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Wetting the whistle in zero-G: Customizing existing valve shortens development time

When ILC Dover, designer and manufacturer of spacesuits for NASA's Apollo, Skylab and Shuttle missions,

began looking for an elastomeric valve supplier to upgrade an existing water dispensing device for their suit hydration system, they turned to LMS, Midland, MI. The two companies then worked together to design and produce a "spill-proof" system. An existing valve design--SureFlo®--was customized only slightly to meet the opening/closing pressure requirements and other relevant specs.

The hydration system within a spacesuit must be easy to use while not impairing movement. Once inside the suit, the astronaut has limited mobility and must have easy access to hydration equipment.

According to Brian Marini, project engineer for LMI Dover, "One of the main advantages of the LMS valve is that it is small enough so that it will fit into our existing hydration system without drastically changing the design of the system." The hydration system design requires an astronaut to both bite down and suck to obtain a drink of water. When the user stops drinking, the valve closes, preventing additional water flow. The new configuration was tested (and accepted) by several astronauts at the Neutral Buoyancy Lab. Marini notes, "LMS's response time was one of the reasons we met our aggressive schedule. Starting with our design parameters, prototyping, testing and certification, final approval of the LMS silicone valve took less than 90 days. Normally the design, testing and certification process takes six to nine months. The fast turn-around time provided by LMS on this project enabled us to meet our launch date without any delays."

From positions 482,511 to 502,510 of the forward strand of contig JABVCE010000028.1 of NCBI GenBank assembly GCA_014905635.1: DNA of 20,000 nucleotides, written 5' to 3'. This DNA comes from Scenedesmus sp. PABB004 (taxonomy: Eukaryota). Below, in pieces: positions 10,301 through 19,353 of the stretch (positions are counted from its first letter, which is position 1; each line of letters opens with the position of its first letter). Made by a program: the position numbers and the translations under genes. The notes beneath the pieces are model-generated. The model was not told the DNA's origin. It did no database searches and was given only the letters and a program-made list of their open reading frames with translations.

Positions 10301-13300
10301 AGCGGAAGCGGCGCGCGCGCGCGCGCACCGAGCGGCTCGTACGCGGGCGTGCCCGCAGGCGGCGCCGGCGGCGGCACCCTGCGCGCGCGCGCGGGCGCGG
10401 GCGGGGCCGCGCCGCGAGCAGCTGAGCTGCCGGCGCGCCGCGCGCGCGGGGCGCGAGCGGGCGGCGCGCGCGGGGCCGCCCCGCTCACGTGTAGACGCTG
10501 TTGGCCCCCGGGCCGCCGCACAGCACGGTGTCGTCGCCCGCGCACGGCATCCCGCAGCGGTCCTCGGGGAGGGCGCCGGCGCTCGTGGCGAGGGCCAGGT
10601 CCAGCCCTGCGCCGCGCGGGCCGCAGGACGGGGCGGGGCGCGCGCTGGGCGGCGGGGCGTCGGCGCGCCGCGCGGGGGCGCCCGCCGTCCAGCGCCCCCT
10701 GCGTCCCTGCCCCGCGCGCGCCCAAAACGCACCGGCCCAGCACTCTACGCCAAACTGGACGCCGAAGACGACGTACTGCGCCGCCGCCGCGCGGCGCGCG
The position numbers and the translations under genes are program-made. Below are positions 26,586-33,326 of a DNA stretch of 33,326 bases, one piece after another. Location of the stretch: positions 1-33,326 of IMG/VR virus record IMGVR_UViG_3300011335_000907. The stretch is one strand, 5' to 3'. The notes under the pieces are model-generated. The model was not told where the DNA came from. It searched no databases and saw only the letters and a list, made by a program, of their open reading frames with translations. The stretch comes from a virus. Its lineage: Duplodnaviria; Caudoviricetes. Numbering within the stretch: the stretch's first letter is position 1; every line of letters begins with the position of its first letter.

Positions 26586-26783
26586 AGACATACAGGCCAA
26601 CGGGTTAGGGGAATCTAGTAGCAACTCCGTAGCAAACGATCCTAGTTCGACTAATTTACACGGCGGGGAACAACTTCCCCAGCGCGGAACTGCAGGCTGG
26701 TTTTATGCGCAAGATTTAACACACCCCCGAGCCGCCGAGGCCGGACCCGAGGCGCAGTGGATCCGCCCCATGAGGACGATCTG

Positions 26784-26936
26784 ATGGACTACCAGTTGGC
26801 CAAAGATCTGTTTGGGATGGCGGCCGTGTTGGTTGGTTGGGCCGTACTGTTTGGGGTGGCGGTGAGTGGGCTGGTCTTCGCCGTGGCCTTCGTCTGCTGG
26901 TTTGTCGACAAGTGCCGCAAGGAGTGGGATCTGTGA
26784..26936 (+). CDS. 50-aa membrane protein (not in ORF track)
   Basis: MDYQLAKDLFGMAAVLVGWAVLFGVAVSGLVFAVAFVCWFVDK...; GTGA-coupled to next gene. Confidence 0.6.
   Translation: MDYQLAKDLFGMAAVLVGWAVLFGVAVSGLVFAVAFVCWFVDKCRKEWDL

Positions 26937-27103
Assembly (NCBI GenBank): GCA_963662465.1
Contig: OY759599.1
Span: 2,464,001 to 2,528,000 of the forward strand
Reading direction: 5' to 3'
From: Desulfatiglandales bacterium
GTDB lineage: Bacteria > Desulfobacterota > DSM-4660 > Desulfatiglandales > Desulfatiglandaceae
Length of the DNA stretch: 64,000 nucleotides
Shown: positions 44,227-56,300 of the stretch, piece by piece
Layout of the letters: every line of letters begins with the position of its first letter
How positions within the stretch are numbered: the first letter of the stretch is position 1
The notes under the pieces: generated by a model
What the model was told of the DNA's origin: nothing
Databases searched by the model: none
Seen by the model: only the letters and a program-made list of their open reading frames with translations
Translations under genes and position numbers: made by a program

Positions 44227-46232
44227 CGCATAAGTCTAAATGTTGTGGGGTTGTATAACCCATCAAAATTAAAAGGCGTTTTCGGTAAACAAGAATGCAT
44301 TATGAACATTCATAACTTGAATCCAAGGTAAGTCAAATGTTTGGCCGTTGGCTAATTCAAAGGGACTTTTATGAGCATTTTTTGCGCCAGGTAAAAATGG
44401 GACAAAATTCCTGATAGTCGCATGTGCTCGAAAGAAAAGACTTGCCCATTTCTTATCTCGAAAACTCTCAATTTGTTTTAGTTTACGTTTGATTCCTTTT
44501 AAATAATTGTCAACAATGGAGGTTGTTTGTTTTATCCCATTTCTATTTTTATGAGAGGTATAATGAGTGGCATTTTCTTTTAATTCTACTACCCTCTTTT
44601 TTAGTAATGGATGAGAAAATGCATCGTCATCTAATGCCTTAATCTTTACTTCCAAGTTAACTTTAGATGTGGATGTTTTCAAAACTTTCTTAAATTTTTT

Earthbound applications include sports beverage dispensers, steam valves for microwaveable containers, condiment dispensing, spill-proof child cups, medical devices and pressure relief valves. This valve can dispense liquids, gases or powders from 0.25 psi to 100 psi.

Source: Designfax - Written by Stephanie Gooch